Based on Shakesphere's play, Verdi's opera depicts the devastating effects of jealousy, "...the green-eyed monster which doth mock the meat it feeds upon". Believing Otello has promoted the... See full summary »
In sixteenth century Padua, Hortensio loves Bianca, the youngest daughter of Baptista. But Baptista will not allow the two to get married until his eldest daughter, the extremely headstrong... See full summary »
Catania, Sicilia 1854. A serious epidemic of cholera is hitting the region. Maria a 16 years old novice leaves her convent and returns her home to avoid contamination. Here she finds a ... See full summary »
Baptista, a rich Paduan merchant, announces that his fair young daughter, Bianca, will remain unwed until her older sister, Katharina, a hellish shrew, has wed. Lucentio, a student and the son of a wealthy Pisan merchant, has fallen in love with Bianca. He poses as a tutor of music and poetry to gain entrance to the Baptista household and to be near Bianca. Meanwhile, Petruchio, a fortune-hunting scoundrel from Verona, arrives in Padua, hoping to capture a wealthy wife. Hortensio, another suitor of Bianca, directs Petruchio's attention to Katharina. When Hortensio warns him about Katharina's scolding tongue and fiery temper, Petruchio is challenged and resolves to capture her love. Hortensio and another suitor of Bianca, Gremio, agree to cover Petruchio's costs as he pursues Katharina. Written by
Before playing Katherina, Elizabeth Taylor had never performed Shakespeare (unlike Richard Burton, who was an experienced Shakesperian and already played roles such as Hamlet, Iago, Edgar, Hotspur and Romeo on stage), and she was said to be very nervous prior to the beginning of the shot. As she found her way into the role, and became more confident, she asked director Franco Zeffirelli if she could shoot everything from the first day of shooting again, as she didn't think her performance was up to scratch. Zefferilli assured her it was, but she was persistent, and on the last day of principal photography, the entire first day was shot again. See more »
When Petruchio arrives on a horse for his wedding, a security guard dressed in black is seen in the background. See more »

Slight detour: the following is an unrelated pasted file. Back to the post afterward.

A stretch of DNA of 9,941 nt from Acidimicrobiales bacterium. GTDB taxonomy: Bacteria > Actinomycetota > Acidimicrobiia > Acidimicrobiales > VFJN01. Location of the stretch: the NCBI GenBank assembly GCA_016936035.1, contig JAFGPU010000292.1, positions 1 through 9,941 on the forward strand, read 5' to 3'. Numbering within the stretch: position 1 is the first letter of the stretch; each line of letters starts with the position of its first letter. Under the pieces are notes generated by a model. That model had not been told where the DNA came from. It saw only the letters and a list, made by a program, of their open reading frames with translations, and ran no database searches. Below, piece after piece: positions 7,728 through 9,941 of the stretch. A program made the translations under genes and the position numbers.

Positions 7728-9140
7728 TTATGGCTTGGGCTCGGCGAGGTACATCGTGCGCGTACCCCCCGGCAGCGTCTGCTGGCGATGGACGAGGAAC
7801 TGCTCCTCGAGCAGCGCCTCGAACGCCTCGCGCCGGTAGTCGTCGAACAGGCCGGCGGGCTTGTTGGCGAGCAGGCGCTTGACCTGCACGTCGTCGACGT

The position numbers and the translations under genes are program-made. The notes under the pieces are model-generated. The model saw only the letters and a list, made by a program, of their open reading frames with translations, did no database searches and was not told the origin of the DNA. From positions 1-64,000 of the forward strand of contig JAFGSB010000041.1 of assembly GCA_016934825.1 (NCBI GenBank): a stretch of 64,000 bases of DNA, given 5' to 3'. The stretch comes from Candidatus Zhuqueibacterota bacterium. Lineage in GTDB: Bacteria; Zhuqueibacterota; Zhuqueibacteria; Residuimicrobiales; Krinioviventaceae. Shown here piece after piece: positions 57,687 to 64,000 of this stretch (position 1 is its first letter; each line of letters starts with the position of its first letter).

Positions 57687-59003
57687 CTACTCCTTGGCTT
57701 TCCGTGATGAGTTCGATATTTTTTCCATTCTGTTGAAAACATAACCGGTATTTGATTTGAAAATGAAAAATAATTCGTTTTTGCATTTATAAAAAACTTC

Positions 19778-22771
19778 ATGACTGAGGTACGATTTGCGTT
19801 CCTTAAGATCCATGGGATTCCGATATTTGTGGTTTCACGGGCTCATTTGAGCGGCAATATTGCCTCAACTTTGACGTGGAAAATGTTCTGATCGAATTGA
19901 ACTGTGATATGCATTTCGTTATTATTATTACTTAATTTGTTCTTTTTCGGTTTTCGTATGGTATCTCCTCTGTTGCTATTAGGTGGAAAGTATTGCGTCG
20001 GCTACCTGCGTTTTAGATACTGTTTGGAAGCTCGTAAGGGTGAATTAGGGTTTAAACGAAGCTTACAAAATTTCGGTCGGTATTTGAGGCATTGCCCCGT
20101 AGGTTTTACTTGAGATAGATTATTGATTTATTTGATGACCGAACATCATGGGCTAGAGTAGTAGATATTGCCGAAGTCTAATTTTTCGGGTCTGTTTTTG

I knew you at the first. You were a moveable!
Why, what's a moveable?
A stool like this!
[she kicks out the stool he was sitting on, and he falls on the floor]
Then sit on me!
[he pulls her down on his lap]
[hitting at Petruchio]
Our asses are made to bear and so are you!
Women are made to bear and so are you!
Not such a load as yours if me you mean!
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Instead of the screen credit "The End" appearing at the end of the film, the line "God give you goodnight" appears, after which the rest of the closing credits are seen. See more »
Liz and Dick, you gotta love them in this...somehow you feel you may be getting more insight into their personal life than intended. One of the great things about this film is that it's made Shakespeare accessible to many more folks who might not have even bothered otherwise. Zefferili does for Shakespeare what Emeril does for cuisine--makes it entertaining while keeping all the quality. And what a fun production--great costumes, a young Michael York, lots of sexy repartee. A good choice for a snowy night when you'd rather stay in. It keeps you pretty entertained throughout, simplifies some of the plot intricacies. One drawback is that Miss Taylor appears to be a little long in the tooth to be playing a young, never-married, girl.
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